Saving the coach’s daughter
Baseball team rallies around young heart patient
This time of year Reinaldo Ruiz is typically focused on America’s pastime. The manager of the Bowling Green Hot Rods, a minor league affiliate of the Tampa Bay Rays, is preparing his team for another long baseball season. But this year Ruiz has something else on his mind: his daughter Renata.
When Renata Ruiz was born in September 2015, her doctor soon realized the newborn was not getting the oxygen she needed. Her heart condition — tetralogy of Fallot — was discovered when she was just 2 days old.
Tetralogy of Fallot is a congenital heart condition that limits blood flow, and therefore oxygen, to the rest of the body. In Renata’s case, she had a large hole between the two pumping chambers of the heart and an obstruction of flow to the lungs. The condition can be diagnosed with a prenatal echocardiogram. However, a clear image of Renata’s heart couldn’t be captured due to how she and her twin sister, Luvia, were positioned.
Tetralogy of Fallot is rare but one of the most common heart defects. About 1,660 U.S. babies are born with it each year.
Renata started having hypercyanotic spells during which, due to a drop in oxygen to the lungs, she would turn blue.
“She was getting worse and worse because every time she cried it wasn’t allowing blood to her lungs,” Reinaldo said.
Erle H. Austin III, M.D., pediatric cardiovascular surgeon with Norton Children’s Hospital and University of Louisville Physicians, performed Renata’s first surgery when she was only 2 months old.
“When they start having these spells, something has to be done,” Dr. Austin said.
Dr. Austin placed a small tube between the main arteries of her heart and lungs. Known as a Blalock-Taussig shunt, this procedure allows increased blood flow to the lungs. Renata spent 17 days in the “Just for Kids” Critical Care Center at Norton Children’s Hospital recovering from her surgery.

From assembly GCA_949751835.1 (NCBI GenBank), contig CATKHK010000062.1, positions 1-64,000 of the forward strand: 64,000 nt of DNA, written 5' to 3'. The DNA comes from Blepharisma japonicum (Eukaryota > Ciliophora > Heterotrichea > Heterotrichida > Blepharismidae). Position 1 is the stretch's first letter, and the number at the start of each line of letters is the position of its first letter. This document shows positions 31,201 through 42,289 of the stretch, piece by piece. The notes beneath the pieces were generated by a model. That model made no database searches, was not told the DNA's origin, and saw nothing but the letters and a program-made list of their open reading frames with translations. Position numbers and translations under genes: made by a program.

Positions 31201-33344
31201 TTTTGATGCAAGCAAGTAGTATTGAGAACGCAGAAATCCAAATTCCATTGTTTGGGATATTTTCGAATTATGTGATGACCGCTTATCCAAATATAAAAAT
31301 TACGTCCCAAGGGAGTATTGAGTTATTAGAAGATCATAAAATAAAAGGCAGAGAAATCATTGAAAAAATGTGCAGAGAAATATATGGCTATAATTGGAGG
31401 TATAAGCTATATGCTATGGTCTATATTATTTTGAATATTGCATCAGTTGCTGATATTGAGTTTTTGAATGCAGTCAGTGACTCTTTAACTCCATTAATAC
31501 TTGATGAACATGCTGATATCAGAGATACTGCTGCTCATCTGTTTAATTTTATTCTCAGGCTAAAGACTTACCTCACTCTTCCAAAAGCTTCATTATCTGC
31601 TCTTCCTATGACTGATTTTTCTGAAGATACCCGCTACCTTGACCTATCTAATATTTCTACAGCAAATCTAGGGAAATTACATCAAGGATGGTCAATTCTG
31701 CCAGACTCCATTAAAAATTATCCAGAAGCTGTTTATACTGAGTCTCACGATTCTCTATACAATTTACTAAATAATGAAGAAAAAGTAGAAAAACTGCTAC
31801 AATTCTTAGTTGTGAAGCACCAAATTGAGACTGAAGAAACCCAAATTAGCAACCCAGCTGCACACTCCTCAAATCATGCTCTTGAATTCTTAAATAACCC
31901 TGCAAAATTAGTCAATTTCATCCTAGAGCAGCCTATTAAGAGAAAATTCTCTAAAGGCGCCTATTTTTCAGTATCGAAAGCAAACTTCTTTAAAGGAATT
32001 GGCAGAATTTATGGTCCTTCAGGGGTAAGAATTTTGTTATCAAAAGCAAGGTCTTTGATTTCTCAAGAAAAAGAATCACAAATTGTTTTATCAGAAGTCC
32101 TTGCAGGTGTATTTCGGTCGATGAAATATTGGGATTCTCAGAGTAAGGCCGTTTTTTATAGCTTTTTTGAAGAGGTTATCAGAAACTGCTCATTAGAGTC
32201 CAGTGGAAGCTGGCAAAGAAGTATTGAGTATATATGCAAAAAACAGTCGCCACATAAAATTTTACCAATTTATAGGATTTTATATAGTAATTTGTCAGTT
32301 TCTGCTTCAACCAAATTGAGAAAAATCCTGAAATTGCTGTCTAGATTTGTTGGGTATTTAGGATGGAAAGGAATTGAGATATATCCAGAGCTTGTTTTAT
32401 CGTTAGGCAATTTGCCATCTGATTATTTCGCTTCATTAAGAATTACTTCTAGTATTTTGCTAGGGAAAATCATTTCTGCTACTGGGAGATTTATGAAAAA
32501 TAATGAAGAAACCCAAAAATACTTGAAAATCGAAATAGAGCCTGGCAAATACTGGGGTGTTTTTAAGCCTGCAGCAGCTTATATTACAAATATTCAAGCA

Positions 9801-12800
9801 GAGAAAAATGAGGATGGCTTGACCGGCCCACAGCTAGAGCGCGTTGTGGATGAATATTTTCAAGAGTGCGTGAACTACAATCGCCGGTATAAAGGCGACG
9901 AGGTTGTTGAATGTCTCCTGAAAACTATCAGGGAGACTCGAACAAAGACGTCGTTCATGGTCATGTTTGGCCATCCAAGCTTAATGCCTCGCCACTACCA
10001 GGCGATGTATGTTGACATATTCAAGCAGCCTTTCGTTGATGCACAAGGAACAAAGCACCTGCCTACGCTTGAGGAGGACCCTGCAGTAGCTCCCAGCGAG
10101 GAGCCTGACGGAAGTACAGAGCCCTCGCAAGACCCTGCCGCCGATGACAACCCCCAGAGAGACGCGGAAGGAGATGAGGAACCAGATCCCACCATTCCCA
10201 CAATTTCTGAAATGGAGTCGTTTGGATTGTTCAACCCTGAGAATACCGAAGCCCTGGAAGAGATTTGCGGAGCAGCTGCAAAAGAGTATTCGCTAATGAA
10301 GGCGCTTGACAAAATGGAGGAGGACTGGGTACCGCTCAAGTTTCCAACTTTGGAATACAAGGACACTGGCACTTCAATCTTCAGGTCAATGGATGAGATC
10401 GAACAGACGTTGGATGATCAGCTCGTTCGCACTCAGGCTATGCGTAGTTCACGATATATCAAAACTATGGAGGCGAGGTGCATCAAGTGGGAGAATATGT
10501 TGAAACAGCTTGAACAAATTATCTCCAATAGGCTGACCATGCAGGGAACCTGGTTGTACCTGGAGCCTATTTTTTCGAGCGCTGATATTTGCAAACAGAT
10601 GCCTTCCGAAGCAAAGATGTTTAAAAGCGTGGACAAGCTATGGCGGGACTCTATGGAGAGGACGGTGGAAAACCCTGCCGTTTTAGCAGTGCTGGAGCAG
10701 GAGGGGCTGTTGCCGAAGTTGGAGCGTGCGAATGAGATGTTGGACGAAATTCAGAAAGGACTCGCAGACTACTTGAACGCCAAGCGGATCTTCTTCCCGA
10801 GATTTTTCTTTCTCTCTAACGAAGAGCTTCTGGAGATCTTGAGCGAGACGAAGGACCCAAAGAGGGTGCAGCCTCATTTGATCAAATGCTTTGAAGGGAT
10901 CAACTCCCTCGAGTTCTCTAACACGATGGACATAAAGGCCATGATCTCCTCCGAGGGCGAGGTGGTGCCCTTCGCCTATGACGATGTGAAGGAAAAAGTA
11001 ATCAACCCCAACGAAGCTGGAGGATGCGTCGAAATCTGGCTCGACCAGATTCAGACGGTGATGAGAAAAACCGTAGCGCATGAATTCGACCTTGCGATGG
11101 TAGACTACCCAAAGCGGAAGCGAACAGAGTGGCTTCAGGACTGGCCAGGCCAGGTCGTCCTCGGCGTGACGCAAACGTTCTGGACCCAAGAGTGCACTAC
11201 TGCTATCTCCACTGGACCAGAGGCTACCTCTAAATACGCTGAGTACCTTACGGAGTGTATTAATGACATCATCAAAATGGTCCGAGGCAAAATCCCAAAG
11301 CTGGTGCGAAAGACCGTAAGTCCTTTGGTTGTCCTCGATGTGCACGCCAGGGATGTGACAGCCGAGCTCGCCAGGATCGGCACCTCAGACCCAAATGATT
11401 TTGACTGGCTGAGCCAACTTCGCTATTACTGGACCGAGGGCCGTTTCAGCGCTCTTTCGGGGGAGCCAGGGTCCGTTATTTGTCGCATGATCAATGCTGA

The procedure allowed her some time to grow, gain strength and become a better candidate for the corrective procedure — the tetralogy of flow repair.
After Renata was released from the hospital, the family returned to Bowling Green.
Reinaldo recalled, “She did well, she gained weight and got stronger.”
Since then, the Hot Rods have rallied around Renata and dozens of other Bowling Green kids with heart conditions. The team has become very active in Brave Hearts, a local support group, by having patients throw out ceremonial pitches and hosting special events for their families.
“They’ve offered to help and have prayed for us. The entire organization knows my situation and they’ve been very supportive. They want me to take care of my family first. As soon as everything is fine with Renata they want me to come back to work, but not until then,” Reinaldo said.
Renata returned to Norton Children’s Hospital for her second procedure in February 2016. This surgery closed the hole between the two pumping chambers of the heart and opened the pathway from the right pumping chamber to the lungs.
Renata is scheduled for a third procedure in April, where Dr. Austin will remove some additional muscle. The survival rate for the procedure is better than 99 percent.
“Dr. Austin is unbelievable,” Reinaldo said. “The group that works with them is amazing, and the way they treated us — they took care of us, and they took care of my daughter. I know she’s going to be in good hands.”
While the need for the third procedure is relatively uncommon, Dr. Austin feels confident that Renata will go on to lead a normal life, free of restrictions. After all, Olympic gold medal snowboarder Shaun White was born with the same condition.
“I don’t know if she’ll be a snowboarder, but I wouldn’t hold her back. Maybe she’ll be a baseball player,” Dr. Austin said.